Address by Harold Lorenzelli: Hello, one and all. A year or two back I found myself on the deck of a yacht in the becalmed waters off the coast of Croatia. It was late at night. The only sound was the gentle lapping of water against the hull of our boat. The sky was clear and being free of light pollution we were able to gaze unimpeded up into the firmament. At the end of the holiday we were all asked to single out a memorable event and yes, I chose that night. At the time I was reminded of the lines from the song by Vaughan Williams…the Infinite shining heavens….and the idle stars of the night were dearer to me than bread. They tell of the nature of those sublime moments when the things of this world, the world of contingent reality, our appetites and daily preoccupations, fade before that sense of eternity that sometimes overwhelms us. For a precious moment in time we connect with something beyond and bigger than ourselves….and the fact that the stars are idle, that their beauty is effortless, that they neither seek our approbation nor our disapproval is part of their attraction. They are a natural gift with no strings attached. They quite simply are, like the lilies that neither grow nor reap…. Now let me take you back in time a little to my student days when I read French at Durham University. During my course of study a poem by Victor Hugo caught my attention. It dealt with a painful episode in his life. His beloved daughter, recently married, had drowned in a boating accident. Overcome with grief, he poured his soul into a poem where he tried to come to terms with the immeasurable loss he felt. He struggles to understand and finds some consolation as he contemplates the natural world around him. Faced with the immensity of creation he reclaims his reason, as he puts it. Nature does not so much reflect his feelings in the tradition of the Romantic poets as provide a steadying backdrop, a context in which to place his loss. In this instance it is the vastness of the universe that does not so much overwhelm him as embrace him. Whilst acknowledging the enormity of his loss, he finds a kind of peace….We now move to a prison cell in North Africa where a man faces the death penalty for a murder which he cannot explain. We are in the world of Albert Camus, and the book is The Outsider or L’etranger as it is known in French. The crime is never fully explained….the perpetrator is of course responsible for his act but he is also a victim….a victim of his own apathy and, in a more precise sense, of the society, as it is portrayed, which has no values to offer him. The man in question had lived a hedonistic life up to his imprisonment, barely reflecting on life or his place in the world. It is only when his freedom is taken from him that he begins to appreciate what he has lost. There he is, gazing up at the stars and finally he becomes aware of just what life means to him. Previously it had held no value that was apparent to him because he had never discerned in the workings of the universe either the presence of God or any principle of order. At the end of the book, however, he grasps something new to him: the unique value of life, not just of life in the abstract but of his life which is inexhaustible in the present and must be lived with passionate enjoyment to the full. In a moment of self realization his indifference vanishes. In the words of the song we sometimes sing at church, he answers yes to life. Life which at that point for him has a more poignant value because it is fragile and under threat. Even the gap that was evident between him and the world no longer dismays him….Previously he had never seemed to fit in, surrounded by a universe which was both impenetrable and meaningless. In his final moments, as he gazes up at the night sky, that same indifference of the world now seems tender and fraternal. He is no longer threatened by it. Like the stars in the heavens the world about him simply is. He has finally found an accommodation with it. Thus, by different routes, people reach an affirmation of life. Our need for purpose and permanence, our aspiration for love, our striving for meaning is affirmed. Somehow we must all find our place in this world. So what is that route to peace and fulfilment? For some it will lie in the contemplation of the natural world that surrounds us that revelation comes. Thus can we come to appreciate the oneness of creation and the singularity of our condition. So, do those cold stars, relics of long dead worlds that look down on you, inspire you with a sense of inner purpose, do they illumine the path you tread, do they comfort or disconcert you? Do they shed light on your condition? Do they fill you with a sense of awe or dread? Do they help you understand more clearly who you are?…..those uncountable angel stars showering sorrow and perhaps light…. So there they are, out there in the night sky, waiting to be acknowledged or ignored. A world of unfathomable mystery that draws us out of ourselves or an irrelevant backdrop to our self-obsessed meanderings. Are those stars the key to a deeper understanding of ourselves and our place in the universe or merely images of dead worlds that have outlived their purpose, condemned forever to look down on us in blind indifference. Are you satisfied to have your path illumined by the garish neon lights of the city or like me, are you moved to wonder in awe at the eternal silence of the stars…..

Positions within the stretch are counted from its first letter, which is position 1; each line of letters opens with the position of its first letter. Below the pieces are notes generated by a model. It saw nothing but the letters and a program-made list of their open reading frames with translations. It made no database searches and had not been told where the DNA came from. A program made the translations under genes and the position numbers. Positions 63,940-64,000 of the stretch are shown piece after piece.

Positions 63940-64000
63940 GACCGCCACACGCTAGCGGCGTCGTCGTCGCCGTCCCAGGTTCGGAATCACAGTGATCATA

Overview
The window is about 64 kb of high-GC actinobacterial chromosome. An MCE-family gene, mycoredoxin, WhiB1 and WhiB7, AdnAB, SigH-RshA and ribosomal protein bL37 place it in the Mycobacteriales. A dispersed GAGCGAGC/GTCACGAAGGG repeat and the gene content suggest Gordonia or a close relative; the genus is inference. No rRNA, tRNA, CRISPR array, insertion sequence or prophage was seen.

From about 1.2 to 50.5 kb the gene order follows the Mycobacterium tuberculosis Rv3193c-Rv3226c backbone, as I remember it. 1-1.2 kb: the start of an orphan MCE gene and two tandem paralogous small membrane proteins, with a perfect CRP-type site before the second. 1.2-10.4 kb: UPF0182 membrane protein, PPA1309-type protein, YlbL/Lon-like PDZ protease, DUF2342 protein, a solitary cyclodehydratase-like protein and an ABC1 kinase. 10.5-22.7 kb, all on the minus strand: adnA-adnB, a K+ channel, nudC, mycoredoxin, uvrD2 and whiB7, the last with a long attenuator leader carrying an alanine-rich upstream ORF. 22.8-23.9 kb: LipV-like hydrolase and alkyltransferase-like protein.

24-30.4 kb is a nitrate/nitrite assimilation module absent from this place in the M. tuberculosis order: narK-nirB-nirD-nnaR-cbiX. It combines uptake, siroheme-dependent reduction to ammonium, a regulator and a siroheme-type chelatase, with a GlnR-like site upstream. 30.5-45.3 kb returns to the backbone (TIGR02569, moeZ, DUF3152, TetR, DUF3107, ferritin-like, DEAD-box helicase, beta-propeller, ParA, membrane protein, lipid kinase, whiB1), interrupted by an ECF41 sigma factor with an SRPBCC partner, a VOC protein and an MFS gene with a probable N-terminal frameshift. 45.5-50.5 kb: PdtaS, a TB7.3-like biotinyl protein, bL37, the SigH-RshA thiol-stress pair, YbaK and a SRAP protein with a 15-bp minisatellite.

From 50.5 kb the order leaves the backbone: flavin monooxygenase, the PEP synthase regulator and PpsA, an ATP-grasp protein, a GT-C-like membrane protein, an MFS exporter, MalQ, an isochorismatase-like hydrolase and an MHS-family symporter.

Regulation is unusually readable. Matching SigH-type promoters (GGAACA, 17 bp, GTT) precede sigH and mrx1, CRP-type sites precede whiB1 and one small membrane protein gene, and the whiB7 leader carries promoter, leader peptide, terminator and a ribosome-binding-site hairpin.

Hymn: A Fire-Mist and a Planet

A fire-mist and a planet,
A crystal and a cell,
A star-fish and a saurian,
And caves where cave-folk dwell;
The sense of law and beauty,
A face turned from the clod —
Some call it evolution,
And others call it God.

Haze on the far horizon,
The infinite tender sky,
The ripe, rich tints of cornfields,
And wild geese sailing high;
And over high and lowland,
The charm of golden rod –
Some people call it nature,
And others call it God.

Like tides on a crescent sea-beach,
When the moon is new and thin,
Into our hearts high yearnings
Come welling, surging in,
Come from the mystic ocean
Whose rim no foot has trod –
Some people call it longing,
And others call it God.

A picket frozen on duty,
A mother starved for her brood,
And Socrates drinking hemlock,
And Jesus on the rood;
And millions, who, though nameless,
The straight, hard pathway trod –
Some call it consecration,
And others call it God.

Announcements: Thanks to Jane and Jeannene for hosting and co-hosting this gathering on Zoom today. They make it look easy but ……!

Do join us for our regular coffee morning this Tuesday at 10.30. There are spaces in our evening spiritual gathering Heart and Soul this evening and Tuesday – it’s a lovely restful way to spend an evening in good contemplative company with others – great silences and great music.

Thursday@Three sessions coming up soon.

Closing Words: For 14 billion years our cosmos has been evolving – from swirling gases exploding into atoms, and slowly forming matter, the building blocks of who we are today, we wondrously, strangely, remarkably aware creatures – with feelings and imaginations and some little understanding of what is. May this partial knowledge inspire us to live well, to appreciate all that is, to accept how little we know, and to play our part, as best we can, in the great unfolding mystery of life, amen, go well and blessed be.

Closing Music: Festive Procession – Paul Bryan

Sarah Tinker and Harold Lorenzelli

19th July 2020